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:vimgrep looks like a really useful thing.

Here's how to use it:

:vim[grep][!] /{pattern}/[g][j] {file} ... 

:help says that you can essentially glob {file} to name, say, *.c for the current directory. I may have started Vim with a list of files that is complicated enough that I don't want to manually type it in for {file}, and besides Vim already knows what those files are.

What I would like to do is vimgrep over any of:

  • :args
  • :files
  • :buffers

What variable(s) would I use in place of {file} to name, respectively, any of those lists in a vimgrep command?

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4 Answers

up vote 8 down vote accepted

Can't you catch the result in these commands into a register (:h :redir), and insert it back into :vimgrep call (with a :exe).

Something like:

:exe "vimgrep/pattern/ " . lh#askvim#Exe(':args')


  • lh#askvim#Exe is just a wrapper around :redir ; nothing really complex
  • some of these results may need some processing (see :args that adds square brackets)
  • Sometimes there is a function that returns exactly what you are looking for, see join(argv(), ' ') in :args case
  • Regarding :buffers, may be something like:


function BufffersList()
  let all = range(0, bufnr('$'))
  let res = []
  for b in all
    if buflisted(b)
      call add(res, bufname(b))
  return res
:exe 'vimgrep/pattern/ '.join(BuffersList(),' ')
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BuffersList works exactly as I wanted. Thanks Luc and Zathrus. –  iii Nov 7 '08 at 21:05
This answer was helpful, but <a="vim.org/scripts/script.php?script_id=311">grep.vim</…; is a vim plugin that uses all variants of the system's grep programs, searches for the word under the cursor (by default), and can search files, args and open buffers. –  iii Nov 12 '08 at 1:13
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You can do this:

:bufdo vimgrep /pattern/ %

% substitutes the buffer name.

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This is a great one-liner! I can't believe I didn't know about this years ago. –  Clint Pachl Dec 2 '10 at 1:17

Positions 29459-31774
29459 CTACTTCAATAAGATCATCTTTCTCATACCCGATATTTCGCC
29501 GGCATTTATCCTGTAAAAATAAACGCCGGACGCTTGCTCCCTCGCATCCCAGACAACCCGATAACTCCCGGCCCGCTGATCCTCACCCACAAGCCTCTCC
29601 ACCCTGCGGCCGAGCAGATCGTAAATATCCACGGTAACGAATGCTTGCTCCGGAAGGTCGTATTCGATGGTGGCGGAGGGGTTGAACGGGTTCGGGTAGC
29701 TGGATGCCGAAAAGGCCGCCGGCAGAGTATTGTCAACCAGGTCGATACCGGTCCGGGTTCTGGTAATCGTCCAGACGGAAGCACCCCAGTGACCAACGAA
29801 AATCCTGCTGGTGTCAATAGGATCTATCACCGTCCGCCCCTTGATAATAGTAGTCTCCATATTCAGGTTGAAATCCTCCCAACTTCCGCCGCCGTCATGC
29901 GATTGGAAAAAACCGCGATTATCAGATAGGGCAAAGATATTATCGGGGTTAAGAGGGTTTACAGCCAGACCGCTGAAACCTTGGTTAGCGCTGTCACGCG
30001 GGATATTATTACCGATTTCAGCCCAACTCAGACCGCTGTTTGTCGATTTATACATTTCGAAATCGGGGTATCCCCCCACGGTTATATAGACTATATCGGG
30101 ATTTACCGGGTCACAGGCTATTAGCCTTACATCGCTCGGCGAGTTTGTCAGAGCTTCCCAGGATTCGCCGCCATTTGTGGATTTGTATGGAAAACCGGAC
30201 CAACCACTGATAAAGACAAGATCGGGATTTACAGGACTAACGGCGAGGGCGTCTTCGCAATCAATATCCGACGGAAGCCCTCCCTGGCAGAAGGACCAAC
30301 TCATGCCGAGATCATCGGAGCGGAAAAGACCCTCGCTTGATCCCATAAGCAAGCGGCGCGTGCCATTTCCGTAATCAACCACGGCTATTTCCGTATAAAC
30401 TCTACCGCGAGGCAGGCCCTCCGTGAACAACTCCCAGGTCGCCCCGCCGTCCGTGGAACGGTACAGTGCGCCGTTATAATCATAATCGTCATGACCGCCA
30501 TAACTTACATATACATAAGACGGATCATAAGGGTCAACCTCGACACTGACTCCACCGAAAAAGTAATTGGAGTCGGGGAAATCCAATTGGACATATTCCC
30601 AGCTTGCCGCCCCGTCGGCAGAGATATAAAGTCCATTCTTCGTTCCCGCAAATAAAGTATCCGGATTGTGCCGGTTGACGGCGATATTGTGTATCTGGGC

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Here is a slightly refined version of one of the answers. The following command searches for the pattern in all opened tabs and remembers results in quickfix list:

:cex [] | tabdo vimgrepa /pattern/ %

cex [] sets contents of quickfix list to empty list. You need to call it first because vimgrepa accumulates search results from all the tabs. Also, you can replace tabdo with argdo, bufdo and windo.

To view search results execute:


This method, however, has limitation: it can only search in tabs which already have file names assigned to them (% would not expand in a new tab).

EDIT: You can also shortcut the command into function in your ~/.vimrc like this:

function TS(text)
    exe "cex [] | tabdo vimgrepa /" . a:text . "/ %"
command -nargs=1 TS call TS(<q-args>)
cnoreabbrev ts TS

With last line you can call your function like this:

:ts from game import

where words after ts is a search pattern. Without last line you have to type function name in upper case.

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To [vim]grep the list of files in the argument list, you may use ## (see :help cmdline-special).

:vimgrep /re/ ##

I am unaware of a similar shorthand for the buffer list, but you may be able to do something like:

:argdelete ##
:bufdo argadd %

... and then use ##. Or use :n to open new files (which will be added to the arg list) instead of :e.

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